Josef von Sternberg the innovative director with an unmatched eye for detail and a reputation for his intensity brings to life this vulnerable tale of human trauma, survival and redemption. Set during the dying stages of World War II, The Saga of Anatahan tells the story of twelve Japanese seaman stranded on a forgotten island for seven years. Accompanied only by Keiko (Akemi Negishi), a young Japanese woman, all rationality and discipline are soon overcome by a struggle for power and control over Keiko s affections. Narrated by Sternberg himself, the director positions himself as the story s unconscious viewpoint amidst his other trademark qualities: lush mise-en-scene, theatrical lighting and bleak yet poignant storytelling. The Masters of Cinema Series is proud to present the film on Blu-Ray for the first time in the UK in a special Dual Format edition. DUAL FORMAT SPECIAL EDITION FEATURES: 1080p presentation from a new 2K restoration of the uncensored 1958 version of the film Uncompressed PCM soundtrack (on the Blu-ray) Optional English subtitles The complete 1953 version of the film (Blu-ray only) A new interview with Asian film expert Tony Rayns Whose Saga? - A visual essay by critic Tag Gallagher Saga: The Making of Anatahan An interview with Nicolas von Sternberg U.S. Navy footage of the actual survivors of Anatahan, immediately after their surrender Unused footage originally filmed specially for the 1958 version of the film Original theatrical trailer PLUS: A booklet featuring a new essay by Philip Kemp, alongside rare archival imagery
Exploding with all the power of the jet age... with all the passion of a daring love story! A corps of silver jets soar across the majestic blue American skies while a beautiful lady waits faithfully for her hero. John Wayne and Janet Leigh star in this military romance: a classic Howard Hughes production! Anna a Russian MIG pilot escapes the USSR and lands on a US Airforce base in Alaska. There she meets Colonel Shannon and after he debriefs her the two become romantically involved and move to Palm Springs. Trouble arises when the US authorities discover that Anna is not really a defector but a Soviet spy. Army honchos decide to turn the tables by letting Shannon follow her back home and do some of his own espionage. But once there Soviet forces endanger Shannon's life - and Anna has to choose between her country and the man she has come to love...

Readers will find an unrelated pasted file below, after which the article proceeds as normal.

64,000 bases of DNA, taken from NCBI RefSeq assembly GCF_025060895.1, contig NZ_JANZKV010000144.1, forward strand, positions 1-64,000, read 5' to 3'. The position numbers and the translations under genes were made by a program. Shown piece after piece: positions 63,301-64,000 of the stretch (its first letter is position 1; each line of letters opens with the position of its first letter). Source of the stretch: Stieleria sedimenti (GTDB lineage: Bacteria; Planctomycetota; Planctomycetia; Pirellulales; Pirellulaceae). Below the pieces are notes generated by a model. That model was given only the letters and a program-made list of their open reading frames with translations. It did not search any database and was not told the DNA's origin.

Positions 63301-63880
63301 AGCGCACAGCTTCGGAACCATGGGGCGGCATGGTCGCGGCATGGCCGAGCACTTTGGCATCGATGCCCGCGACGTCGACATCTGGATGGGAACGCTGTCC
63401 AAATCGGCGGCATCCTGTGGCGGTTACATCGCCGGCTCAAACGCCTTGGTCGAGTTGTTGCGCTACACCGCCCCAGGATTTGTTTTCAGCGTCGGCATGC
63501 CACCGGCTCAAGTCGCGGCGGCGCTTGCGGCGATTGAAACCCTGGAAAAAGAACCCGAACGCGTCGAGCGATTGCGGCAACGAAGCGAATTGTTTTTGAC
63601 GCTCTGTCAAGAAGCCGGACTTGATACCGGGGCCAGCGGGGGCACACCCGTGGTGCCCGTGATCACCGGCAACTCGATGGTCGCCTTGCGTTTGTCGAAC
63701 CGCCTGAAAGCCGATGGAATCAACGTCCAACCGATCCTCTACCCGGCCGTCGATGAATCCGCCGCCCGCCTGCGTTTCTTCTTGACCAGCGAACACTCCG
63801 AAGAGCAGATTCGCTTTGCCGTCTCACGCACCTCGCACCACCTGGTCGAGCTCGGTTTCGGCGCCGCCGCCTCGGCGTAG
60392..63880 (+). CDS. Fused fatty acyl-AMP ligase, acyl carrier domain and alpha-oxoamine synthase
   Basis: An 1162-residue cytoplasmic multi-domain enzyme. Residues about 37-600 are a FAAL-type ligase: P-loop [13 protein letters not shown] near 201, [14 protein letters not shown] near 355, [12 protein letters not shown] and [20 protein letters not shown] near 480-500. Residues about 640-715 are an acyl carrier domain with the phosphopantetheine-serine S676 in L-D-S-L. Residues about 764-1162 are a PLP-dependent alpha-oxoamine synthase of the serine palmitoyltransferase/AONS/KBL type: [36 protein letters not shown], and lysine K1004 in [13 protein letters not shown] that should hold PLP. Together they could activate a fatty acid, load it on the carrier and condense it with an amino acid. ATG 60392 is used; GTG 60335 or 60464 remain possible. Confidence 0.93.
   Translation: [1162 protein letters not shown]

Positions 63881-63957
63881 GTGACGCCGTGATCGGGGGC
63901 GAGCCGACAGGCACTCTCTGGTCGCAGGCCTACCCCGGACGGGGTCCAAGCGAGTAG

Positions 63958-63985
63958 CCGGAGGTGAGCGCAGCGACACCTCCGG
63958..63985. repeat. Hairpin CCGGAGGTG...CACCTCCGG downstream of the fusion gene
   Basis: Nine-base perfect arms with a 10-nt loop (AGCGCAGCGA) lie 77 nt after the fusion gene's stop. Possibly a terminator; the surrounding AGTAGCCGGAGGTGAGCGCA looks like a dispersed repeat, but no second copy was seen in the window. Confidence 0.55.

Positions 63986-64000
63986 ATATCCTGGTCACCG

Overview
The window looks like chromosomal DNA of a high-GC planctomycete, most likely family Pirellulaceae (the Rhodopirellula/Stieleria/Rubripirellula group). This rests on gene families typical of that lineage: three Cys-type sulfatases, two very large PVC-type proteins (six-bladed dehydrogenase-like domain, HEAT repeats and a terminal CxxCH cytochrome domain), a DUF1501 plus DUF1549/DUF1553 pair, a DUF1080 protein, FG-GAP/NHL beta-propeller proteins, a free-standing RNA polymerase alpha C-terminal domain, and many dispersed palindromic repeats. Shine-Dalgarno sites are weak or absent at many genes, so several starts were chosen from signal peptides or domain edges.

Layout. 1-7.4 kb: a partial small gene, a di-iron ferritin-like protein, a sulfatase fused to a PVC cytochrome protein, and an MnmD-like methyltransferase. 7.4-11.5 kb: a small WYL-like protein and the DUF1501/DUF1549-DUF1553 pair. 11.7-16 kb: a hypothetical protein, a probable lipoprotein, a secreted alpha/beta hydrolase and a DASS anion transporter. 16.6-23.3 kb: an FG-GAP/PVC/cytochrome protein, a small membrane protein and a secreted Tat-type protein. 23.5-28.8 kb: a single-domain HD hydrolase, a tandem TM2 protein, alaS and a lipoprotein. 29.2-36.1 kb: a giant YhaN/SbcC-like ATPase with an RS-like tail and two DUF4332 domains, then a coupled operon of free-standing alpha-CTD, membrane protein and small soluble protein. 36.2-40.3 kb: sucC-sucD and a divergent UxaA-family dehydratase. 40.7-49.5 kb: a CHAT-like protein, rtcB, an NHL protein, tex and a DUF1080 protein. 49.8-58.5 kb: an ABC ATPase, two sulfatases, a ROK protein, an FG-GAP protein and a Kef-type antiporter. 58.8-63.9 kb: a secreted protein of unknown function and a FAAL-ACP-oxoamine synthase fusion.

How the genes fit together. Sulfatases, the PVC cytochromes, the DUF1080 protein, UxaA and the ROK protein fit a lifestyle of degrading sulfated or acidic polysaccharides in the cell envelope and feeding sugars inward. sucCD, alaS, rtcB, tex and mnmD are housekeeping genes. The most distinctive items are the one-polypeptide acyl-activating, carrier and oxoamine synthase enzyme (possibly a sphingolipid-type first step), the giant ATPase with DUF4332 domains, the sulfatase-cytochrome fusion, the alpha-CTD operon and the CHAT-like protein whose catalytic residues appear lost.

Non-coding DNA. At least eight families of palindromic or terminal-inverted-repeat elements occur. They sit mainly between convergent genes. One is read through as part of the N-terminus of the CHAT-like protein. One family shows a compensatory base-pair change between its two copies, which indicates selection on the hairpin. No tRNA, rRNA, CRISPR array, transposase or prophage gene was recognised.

A beautiful temptress re-kindles an old romance while trying to escape her past during a tension-packed train journey. Marlene Dietrich and Clive Brook star in this thrilling adventure set on a train travelling from Peking to Shanghai during the Chinese Civil War. In 1931 while travelling between Peking and Shanghai two long-lost loves meet again. Magdalen now known as Shanghai Lily is notorious for using her feminine wit along the Chinese coast which disgusts Doc as soon as he discovers her past. The train is accosted by the rebel army and Magdalen and Doc must put their feelings aside to survive. A touching story of romance set during the tumultuous years of war-torn China.
Before creating Duel in the Sun, legendary producer David O Selznick dreamed of making another magnum opus like his 1939 production of Gone with the Wind; he also proposed to make Jennifer Jones, his ladylove then second wife, a megastar. Thus Duel in the Sun (Lust in the Dust to some) was created as an extravagant Technicolor epic about the collision of the old West with the new, offering wide-open spaces with railroads and barbed wire, and juxtaposing character traits such as hot-blooded outlaws alongside civilised folk who are often wimpy or unwell. The film begins among giant rocks drenched in a blood-red sunset, with velvet-voiced Orson Welles intoning the legend of doomed Pearl Chavez and her demon lover; Duel in the Sun never strays far from lush romanticism, spiced with a dash of S/M. The cast is huge (a lubriciously wicked Gregory Peck, Lillian Gish, Joseph Cotton, Lionel Barrymore, Walter Huston, Harry Carey, Herbert Marshall, Charles Bickford, Butterfly McQueen) and there are unforgettable set pieces, the most notable being the lovers' final shootout among those red rocks, as orgiastic a finale as you could ask for. --Kathleen Murphy, Amazon.com
Emil Jannings stars in the film which won the first ever Academy Award for best Actor for his role in this stunning early masterpiece from director Josef von Sternberg (The Blue Angel). An exiled Russian general turned Hollywood extra (Emil Jannings, in an incredibly passionate performance) is chosen by a former adversary (William Powell) to play a role that resembles his former self and gradually loses his grip on reality. Equally a sharp witted satire of the Hollywood machine and a heartbreaking drama about one man's emotional downfall, Josef von Sternberg's The Last Command (his second major Hollywood picture) is one of the finest and most significant films of its era. Featuring exemplary cinematography, beautifully designed sets, and rousing Revolution sequences, The Masters of Cinema Series is proud to present the worldwide Blu-ray debut of this wonderfully composed masterpiece.